Unicode, ASCII, Shapes, Bins, LOD, Table Calc, Makeover Monday

By: Rosario Gauna @rosariogaunag

For week 24 of the Makeover Monday challenge, Eva presented us with a “Tourism Density Index” graph.  Link to the challenge

The index represents the number of tourists in a country compared to the total population of the country. Here is the original graphic of the challenge.

For my redesign, I decided to use two graphics, one for each country category. And each graph with its own indicator:

• “Overtourism” ➡ number of tourists for each local person.
• “Under tourism” ➡ number of local people for each tourist received.

As both indicators are about number of people, I decided to use human images or silhouettes to represent their value.

In this blog, two techniques to represent a value in multiple images will be detailed:

• Technique Only Text? with the use of ASCII characters

Character ASCII 50883  웃o 웃U+C6C3

• Technique of bins with the use of shapes

The first technique gives us the advantage of being very simple and also allows to combine images and words.

The second technique offers us the advantage of expanding the options of possible images from which to choose, however, I consider that it requires a little more work.

### TECHNIQUE 1: ONLY TEXT?

In this exercise, we work with a simpler version of the one developed in my blog  Small Multiple Candy Points Only with Text?

Step 1: Define two text fields with the ASCII character selected as the image.

The length of the first of the text fields must be equal to or greater than the maximum value to be plotted. The maximum value according to the data of this exercise is 43, therefore, any value equal to or greater than 43 can be used. In the formulas I will use a definition of a field of 50 characters.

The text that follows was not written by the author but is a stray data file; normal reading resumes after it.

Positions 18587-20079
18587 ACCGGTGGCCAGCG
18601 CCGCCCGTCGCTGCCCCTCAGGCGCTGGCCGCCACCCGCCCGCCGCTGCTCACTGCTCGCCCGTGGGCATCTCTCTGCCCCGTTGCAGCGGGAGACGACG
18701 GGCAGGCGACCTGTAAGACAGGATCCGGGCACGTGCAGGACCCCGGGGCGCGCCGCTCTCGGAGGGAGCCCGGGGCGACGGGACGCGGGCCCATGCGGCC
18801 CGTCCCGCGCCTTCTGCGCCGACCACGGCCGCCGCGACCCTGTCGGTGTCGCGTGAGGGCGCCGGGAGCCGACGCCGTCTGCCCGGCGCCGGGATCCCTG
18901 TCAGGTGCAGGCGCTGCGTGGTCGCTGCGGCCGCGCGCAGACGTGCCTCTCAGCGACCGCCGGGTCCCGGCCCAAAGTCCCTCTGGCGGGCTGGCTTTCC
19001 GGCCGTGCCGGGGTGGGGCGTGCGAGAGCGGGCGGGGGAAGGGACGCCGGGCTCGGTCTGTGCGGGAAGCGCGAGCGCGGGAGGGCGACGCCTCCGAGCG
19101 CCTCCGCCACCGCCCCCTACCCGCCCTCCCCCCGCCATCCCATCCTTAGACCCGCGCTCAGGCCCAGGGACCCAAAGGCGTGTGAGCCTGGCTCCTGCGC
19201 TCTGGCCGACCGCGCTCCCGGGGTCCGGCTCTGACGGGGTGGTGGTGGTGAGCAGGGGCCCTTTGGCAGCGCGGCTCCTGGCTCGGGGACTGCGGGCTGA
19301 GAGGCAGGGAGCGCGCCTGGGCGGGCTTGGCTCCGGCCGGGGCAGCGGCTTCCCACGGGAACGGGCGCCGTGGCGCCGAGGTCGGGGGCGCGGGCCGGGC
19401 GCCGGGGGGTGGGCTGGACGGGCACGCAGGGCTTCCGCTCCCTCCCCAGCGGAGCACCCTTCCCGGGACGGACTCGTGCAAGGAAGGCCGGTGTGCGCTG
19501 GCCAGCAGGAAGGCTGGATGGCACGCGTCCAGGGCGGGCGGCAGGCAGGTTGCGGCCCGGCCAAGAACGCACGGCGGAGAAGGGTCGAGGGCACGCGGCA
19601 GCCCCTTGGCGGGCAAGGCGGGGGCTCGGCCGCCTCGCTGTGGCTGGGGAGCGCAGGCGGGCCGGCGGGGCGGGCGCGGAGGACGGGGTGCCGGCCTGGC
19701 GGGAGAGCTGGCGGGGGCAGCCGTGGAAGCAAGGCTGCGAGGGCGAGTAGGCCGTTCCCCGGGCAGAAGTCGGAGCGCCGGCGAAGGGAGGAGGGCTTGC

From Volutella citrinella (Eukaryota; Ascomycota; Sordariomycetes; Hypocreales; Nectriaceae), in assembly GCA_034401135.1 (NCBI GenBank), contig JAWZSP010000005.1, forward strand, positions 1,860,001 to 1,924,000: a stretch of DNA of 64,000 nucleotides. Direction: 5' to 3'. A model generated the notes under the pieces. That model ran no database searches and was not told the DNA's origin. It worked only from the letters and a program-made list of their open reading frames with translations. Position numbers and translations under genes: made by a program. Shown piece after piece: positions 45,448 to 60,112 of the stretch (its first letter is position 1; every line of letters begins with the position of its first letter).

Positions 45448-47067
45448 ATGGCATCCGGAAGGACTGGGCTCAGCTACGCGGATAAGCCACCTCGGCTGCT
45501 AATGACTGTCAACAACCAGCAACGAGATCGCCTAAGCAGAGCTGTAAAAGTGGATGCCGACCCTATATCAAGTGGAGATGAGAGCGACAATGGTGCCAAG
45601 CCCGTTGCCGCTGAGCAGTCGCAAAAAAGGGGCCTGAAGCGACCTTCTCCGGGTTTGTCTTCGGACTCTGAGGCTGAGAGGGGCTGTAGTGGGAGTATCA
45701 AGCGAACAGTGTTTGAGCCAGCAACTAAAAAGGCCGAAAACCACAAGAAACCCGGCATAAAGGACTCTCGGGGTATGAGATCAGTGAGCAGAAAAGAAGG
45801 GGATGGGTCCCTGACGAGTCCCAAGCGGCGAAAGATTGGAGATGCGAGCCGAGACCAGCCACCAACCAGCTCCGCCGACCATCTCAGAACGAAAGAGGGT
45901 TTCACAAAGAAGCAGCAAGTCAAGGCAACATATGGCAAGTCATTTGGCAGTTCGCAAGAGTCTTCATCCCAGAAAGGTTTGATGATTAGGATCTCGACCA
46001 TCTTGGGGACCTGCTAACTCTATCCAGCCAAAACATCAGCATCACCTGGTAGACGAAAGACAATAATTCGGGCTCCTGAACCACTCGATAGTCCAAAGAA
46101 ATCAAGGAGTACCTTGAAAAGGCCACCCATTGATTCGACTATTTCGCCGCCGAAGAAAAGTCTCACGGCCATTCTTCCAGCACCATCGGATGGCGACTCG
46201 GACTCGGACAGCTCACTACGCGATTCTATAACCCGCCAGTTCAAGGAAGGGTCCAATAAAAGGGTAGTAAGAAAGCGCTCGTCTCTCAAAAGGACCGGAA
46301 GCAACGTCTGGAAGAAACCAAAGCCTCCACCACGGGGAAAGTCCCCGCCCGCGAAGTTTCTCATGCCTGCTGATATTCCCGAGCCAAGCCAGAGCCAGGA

The second of the fields will be defined as a single character, which will be used to graph the element of the opposite color against which the comparison is made.

Here are two of the possible ways to define fields with the same ASCII character, but different length of text field, the first of 50 characters and the second of only one character:

 String = REPLACE(SPACE(50), ” “, CHAR(50883)) String of One = “웃”

The following steps focus on the definition of the first of the graphs: The “Overtourism” graph.

Step 2: Calculate the text field “String Overtourism”. The “String” field was defined as 50 characters and a new text field will be created, limiting its length to the indicator of the proportion of number of tourists per local person.

 String Overtourism = Left([String], ROUND([Locals Outnumbered By Tourists By], 0))

Step 3: Filter using the “Category” field and select the elements with the value of “Overtourism”.

Step 4: Select the “Text” graphic and move to the shelves of:

• Rows ⬅  Country” and sort by “Rank”
• Text ⬅  “String Overtourism” and “String of One”
• Tooltips ⬅  “Locals Outnumbered By Tourists By”, “Number Of Locals”, and “Number Of Tourist”

Step 5: Select the “Text” shelf and adjust colors and wording according to your preferences.

Step 6: Select the “Tooltips” shelf and adjust colors and wording according to your preferences.

With step 6 the definition of the first of the graphs is concluded.

Then proceed with the procedure of the second of the graphs: “Undertourism.

Step 7: Calculate the indicator of the proportion of local people for each tourist received.